I ask Felsenstein if he recalls the reaction of the Homebrew audience the moment he read the line "most of you steal your software."
"There was much hooting," says Felsenstein. "We had a good time laughing at that letter. And as I like to say now, what a shame that Bill Gates didn't get his money. He could have been a contender. "
Pandemonium reigns at the Four Seas Restaurant in San Francisco's Chinatown on the evening of June 15, 1999. The line to get in stretches down the stairs from the second floor, out the front door, and spills onto the sidewalk. The buzz of conversation is half-anxious, half-excited -- it's as if the assembled crowd is waiting to see some hot new band, but isn't sure that there's enough room for everybody.
They haven't come for the food. They have come to attend, of all things, a Bay Area Linux User's Group [BALUG] meeting. Of course, it's not your average BALUG event. While the meetings have become steadily more crowded over the past few years, in close correspondence to the rise in popularity of Linux-based operating systems, they aren't usually this kind of a madhouse. But tonight, Linus Torvalds has come to speak, and in June of 1999 in San Francisco, that means a major techno-cultural media event is at hand.
By the spring of 1999, Linux fever is reaching hitherto unimaginable heights. One distributor of Linux-based operating systems, Red Hat, has just filed to go public, and others are soon to follow. Everyone is in love with Linux -- Wall Street, the press, the pundits. On this particular evening, 400 people will stuff themselves into the Four Seas Restaurant, in part to hear Torvalds, but also to celebrate their own great good fortune. Programming is fun again, and free software is a big reason why.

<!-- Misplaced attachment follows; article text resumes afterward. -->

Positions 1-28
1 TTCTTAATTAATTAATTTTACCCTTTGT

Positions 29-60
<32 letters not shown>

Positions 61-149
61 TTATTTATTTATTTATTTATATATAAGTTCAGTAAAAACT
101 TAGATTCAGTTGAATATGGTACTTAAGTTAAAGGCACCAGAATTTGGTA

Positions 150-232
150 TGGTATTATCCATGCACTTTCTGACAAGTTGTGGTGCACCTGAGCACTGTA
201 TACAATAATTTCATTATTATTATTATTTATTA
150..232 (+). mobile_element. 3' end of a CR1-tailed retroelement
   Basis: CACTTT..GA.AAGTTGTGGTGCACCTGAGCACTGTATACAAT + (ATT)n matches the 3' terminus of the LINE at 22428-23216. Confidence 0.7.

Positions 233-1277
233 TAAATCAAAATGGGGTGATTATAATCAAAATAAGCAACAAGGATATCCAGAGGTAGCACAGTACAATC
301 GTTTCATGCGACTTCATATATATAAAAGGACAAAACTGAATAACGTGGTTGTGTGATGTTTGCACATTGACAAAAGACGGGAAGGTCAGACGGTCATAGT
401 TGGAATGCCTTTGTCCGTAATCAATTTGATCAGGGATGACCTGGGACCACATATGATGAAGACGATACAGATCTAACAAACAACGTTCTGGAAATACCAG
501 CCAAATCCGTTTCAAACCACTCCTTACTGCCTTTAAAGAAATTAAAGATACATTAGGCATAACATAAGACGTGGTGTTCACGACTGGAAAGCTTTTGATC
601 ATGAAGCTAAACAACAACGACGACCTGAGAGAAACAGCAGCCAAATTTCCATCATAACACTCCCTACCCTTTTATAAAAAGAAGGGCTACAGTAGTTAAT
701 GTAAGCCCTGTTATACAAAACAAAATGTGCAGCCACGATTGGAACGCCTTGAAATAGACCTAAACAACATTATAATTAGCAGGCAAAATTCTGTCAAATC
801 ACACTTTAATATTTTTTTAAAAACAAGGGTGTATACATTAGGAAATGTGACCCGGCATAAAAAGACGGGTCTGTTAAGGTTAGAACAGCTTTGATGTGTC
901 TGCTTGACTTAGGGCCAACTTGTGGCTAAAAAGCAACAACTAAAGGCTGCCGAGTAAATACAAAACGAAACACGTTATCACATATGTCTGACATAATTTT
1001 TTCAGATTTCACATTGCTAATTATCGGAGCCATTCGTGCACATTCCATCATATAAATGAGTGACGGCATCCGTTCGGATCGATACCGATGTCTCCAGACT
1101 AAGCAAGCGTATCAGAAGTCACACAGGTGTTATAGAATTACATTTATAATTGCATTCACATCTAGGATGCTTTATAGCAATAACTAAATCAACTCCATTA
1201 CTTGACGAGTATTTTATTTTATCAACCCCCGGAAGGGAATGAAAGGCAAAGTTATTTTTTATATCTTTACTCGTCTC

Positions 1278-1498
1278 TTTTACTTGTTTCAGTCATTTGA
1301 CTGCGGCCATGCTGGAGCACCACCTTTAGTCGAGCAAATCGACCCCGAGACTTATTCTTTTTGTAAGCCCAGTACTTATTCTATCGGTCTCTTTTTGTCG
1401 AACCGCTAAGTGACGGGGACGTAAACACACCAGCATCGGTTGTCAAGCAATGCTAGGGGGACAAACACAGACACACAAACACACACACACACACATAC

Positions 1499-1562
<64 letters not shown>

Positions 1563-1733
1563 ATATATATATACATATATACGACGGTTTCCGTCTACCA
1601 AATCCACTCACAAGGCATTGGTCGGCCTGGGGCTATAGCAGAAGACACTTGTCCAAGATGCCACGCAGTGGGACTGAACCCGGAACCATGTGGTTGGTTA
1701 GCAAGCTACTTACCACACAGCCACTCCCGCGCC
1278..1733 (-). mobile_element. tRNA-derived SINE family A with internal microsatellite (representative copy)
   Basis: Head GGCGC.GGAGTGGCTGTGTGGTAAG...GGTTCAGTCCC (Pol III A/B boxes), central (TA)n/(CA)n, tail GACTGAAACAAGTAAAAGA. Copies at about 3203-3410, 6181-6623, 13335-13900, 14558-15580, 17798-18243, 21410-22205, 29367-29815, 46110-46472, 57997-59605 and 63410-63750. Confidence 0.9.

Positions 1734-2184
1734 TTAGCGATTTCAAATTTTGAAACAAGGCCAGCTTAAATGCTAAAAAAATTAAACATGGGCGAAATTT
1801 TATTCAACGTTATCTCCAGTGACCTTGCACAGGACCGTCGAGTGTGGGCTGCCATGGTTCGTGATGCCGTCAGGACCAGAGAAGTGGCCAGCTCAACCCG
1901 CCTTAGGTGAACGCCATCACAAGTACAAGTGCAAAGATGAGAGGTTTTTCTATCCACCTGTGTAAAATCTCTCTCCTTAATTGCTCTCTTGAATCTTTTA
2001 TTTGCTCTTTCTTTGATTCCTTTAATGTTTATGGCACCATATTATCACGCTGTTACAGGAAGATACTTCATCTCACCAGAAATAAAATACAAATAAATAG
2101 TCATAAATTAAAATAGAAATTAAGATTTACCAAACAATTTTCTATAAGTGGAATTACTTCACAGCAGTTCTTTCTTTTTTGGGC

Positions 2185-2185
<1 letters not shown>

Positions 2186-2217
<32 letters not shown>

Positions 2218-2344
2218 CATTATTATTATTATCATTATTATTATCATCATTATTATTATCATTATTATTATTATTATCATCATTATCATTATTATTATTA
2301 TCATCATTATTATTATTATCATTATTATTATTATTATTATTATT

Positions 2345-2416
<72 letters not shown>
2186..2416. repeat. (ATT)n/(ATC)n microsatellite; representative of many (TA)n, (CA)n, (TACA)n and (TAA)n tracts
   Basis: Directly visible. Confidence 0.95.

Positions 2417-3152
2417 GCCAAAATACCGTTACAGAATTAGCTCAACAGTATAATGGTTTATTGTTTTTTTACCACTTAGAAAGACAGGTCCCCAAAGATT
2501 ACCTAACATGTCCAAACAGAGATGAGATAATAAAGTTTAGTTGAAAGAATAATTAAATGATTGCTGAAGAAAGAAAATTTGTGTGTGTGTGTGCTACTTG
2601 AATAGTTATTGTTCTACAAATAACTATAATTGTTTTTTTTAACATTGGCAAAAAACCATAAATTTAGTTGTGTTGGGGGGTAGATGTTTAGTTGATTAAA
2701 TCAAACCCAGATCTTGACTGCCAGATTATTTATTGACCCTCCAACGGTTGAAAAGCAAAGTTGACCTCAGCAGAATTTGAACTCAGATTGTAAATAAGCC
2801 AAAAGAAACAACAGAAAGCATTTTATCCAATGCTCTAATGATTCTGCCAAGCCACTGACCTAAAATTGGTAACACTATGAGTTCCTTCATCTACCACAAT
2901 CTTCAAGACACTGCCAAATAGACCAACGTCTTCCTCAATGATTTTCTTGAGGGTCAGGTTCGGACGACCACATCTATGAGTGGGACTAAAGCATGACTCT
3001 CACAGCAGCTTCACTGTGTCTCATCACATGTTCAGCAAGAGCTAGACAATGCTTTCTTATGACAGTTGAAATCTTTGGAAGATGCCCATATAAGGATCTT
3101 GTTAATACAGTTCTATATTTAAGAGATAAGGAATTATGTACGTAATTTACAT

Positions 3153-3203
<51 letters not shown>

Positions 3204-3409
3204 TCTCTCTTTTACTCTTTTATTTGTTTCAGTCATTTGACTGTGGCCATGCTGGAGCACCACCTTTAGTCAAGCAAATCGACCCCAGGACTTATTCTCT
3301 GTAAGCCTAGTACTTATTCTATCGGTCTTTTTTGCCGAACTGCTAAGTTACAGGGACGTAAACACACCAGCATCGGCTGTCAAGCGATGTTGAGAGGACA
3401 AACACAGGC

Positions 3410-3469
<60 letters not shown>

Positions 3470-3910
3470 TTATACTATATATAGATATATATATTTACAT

It's actually kind of a shame that Torvalds' appearance has skewed the BALUG meeting from its normal, less media-friendly fare. These meetings follow directly in the tradition of both the Homebrew Computer Club and even the SHARE IBM user's club -- although few, if any, of the attendees have ever heard of SHARE. It's time to get together, drink some beer, chow some middling Chinese food, and talk shop. Figure out how to get your system working, how to get your giant brain tuned and optimized the way you want it, without any taint of proprietary software obscuring the machine's inner mysteries. At closely related "installfests" organized by various LUGs, you can even bring your computer and get experts to walk you through the often torturous process of getting a free software operating system running correctly on it.
This is the kind of forum in which Torvalds excels, where he can engage in his favorite interactive question-and-answer format with technically knowledgeable people. I have seen him speak to crowds numbering 20,000 and higher and field reporter's queries at press conferences with aplomb, but he is most comfortable when being asked detailed questions about arcane aspects of software and hardware. Torvalds has a way of being both self-deprecating and utterly sure of himself that works well with audiences. When he jokes that "I am basically lazy" or that "if I don't understand something, I think it is bad," he gets a big laugh, but no one underestimates him.